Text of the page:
“Never Look Away” is one degree removed from the literal Richter: The film’s protagonist, Kurt Barnert, will be recognizable from the details of his life, aesthetic sensibility and development into one of the most important artists of his time. That artistic license — the decision to make Richter clearly legible but slightly off-plumb — is altogether appropriate for someone whose stock in trade has been paintings of dazzling photorealism, often disrupted by a subtly blurring brushstroke.
In “Never Look Away” we meet the young Kurt (played in a quietly watchful performance by Cai Cohrs) as he is being led through 1937’s notorious “degenerate art” exhibition as it travels to Dresden. Captivated by the paintings of Otto Dix, Franz Marc and others, he’s told by a docent that such nihilistic, self-indulgent art has no place in Nazi Germany. Meanwhile, Kurt’s beloved Aunt Elisabeth (Saskia Rosendahl), who has brought her nephew to the museum, whispers conspiratorially that she prefers the verboten moderns to the sentimental romanticism sanctioned by the Reich.
Thus, Kurt embarks on a journey of dualities that will haunt him throughout a war — one in which he observes U.S. bombers with awe, even as they destroy his hometown; that will force his father to join the Nazi party, even though he can’t bring himself to say, “Heil, Hitler”; and in which his family members will be killed by both sides. When Kurt apprentices as a sign painter and attends art school — where his superb draftsmanship makes him the envy of his peers — the National Socialist strictures of realism and uplift are replaced by Communist ones. The drama of “Never Look Away” resides in how Kurt will process the traumas and unspoken betrayals of his past into a formal language that feels personal, new and urgent, and that can accommodate intuition and indictment in equal measure.
Portrayed as a young man by Tom Schilling, Kurt is something of a cipher throughout a movie that spans three decades and includes an amusing depiction of Dusseldorf’s famous Kunstakademie, where, by the late 1960s, representational painting has given way to conceptual “happenings” and where, in one memorable and gorgeously designed scene, the Joseph Beuys-like Antonius van Verten (Oliver Masucci) sets political posters on fire in front of a bemused class. But “Never Look Away” is also powered by a mystery in the form of a physician named Carl Seeband (Sebastian Koch), whose role in Kurt’s life emerges in steadily more surprising ways.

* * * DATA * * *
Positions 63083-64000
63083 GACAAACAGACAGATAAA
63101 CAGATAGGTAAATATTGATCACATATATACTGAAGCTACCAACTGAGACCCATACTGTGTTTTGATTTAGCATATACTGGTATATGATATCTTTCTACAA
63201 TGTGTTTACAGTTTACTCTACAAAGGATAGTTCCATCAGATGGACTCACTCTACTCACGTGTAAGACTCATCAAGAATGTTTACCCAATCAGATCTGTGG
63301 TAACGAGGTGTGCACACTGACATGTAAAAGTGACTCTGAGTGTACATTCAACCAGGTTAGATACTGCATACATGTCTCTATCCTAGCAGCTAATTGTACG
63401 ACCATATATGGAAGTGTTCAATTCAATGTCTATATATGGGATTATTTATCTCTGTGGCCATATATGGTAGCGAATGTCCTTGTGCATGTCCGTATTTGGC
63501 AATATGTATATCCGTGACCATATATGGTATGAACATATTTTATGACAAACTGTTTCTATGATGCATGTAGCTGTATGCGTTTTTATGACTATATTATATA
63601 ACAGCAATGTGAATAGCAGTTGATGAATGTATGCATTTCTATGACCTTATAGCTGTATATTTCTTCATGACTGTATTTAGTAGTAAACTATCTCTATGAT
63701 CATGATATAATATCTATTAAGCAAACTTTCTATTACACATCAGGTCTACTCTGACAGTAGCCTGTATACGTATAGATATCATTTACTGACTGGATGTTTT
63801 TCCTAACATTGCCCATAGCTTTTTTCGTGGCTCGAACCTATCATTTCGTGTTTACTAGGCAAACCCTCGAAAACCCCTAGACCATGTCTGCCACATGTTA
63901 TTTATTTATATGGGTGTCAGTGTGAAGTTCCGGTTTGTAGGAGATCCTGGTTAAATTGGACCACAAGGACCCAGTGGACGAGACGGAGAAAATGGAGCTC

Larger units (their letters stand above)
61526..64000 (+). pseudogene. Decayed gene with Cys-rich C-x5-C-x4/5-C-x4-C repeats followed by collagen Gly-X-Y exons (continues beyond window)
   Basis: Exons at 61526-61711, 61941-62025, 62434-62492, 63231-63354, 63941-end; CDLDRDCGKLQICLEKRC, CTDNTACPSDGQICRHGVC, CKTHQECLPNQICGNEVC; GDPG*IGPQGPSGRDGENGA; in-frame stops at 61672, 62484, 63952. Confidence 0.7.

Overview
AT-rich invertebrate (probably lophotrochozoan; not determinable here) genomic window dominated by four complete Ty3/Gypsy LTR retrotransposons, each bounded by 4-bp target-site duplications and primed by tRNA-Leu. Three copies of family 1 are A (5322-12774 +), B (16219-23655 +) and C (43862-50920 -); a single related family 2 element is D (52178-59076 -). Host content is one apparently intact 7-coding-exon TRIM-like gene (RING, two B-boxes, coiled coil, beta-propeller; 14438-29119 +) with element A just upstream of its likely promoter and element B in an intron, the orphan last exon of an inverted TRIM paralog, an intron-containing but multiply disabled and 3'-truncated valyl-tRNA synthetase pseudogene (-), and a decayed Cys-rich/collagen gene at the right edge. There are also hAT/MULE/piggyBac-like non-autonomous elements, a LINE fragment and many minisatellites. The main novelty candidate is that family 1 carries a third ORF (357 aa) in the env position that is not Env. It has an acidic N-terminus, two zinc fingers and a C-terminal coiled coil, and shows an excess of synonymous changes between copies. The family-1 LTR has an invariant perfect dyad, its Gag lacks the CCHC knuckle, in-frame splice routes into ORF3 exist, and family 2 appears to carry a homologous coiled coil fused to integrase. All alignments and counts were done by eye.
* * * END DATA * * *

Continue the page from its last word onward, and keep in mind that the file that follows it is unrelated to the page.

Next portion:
As with “The Lives of Others,” Donnersmarck exhibits smoothly authoritative control over material that, in other hands, might be unwieldy or unforgivably pat. “Never Look Away” is episodic, but the episodes are executed with the meticulous care of a gem-cutter working with the lambent facets of a precious stone. Cinematographer Caleb Deschanel has been justifiably nominated for an Oscar for his magnificent photography, which echoes Richter’s alternately soft-edged and exactingly precise style. Working with a refined, muted color palette that gradually gives way to vibrant swaths of teal, the filmmakers create a lush evocation, not just of a period, but of an emerging and increasingly insistent inner life.
Once the catharsis comes in “Never Look Away” — once Kurt instinctively acts out on his youthful certitude that everything is connected — the effect is thrilling. Rarely has the act of someone simply putting paint to canvas elicited such visceral emotion. By then, what’s at stake isn’t a gifted artist’s career or creative prowes. It’s nothing short of a moral reckoning. “Never Look Away” begins as the evolution of a style. But in its sweep and finely tuned focus, it chronicles the emergence of a self — fully realized and finally capable of wresting meaning from a random, cruel and stubbornly unresolved history.
R. At area theaters. Contains graphic nudity, sexuality and brief violent images. In German with subtitles. 189 minutes.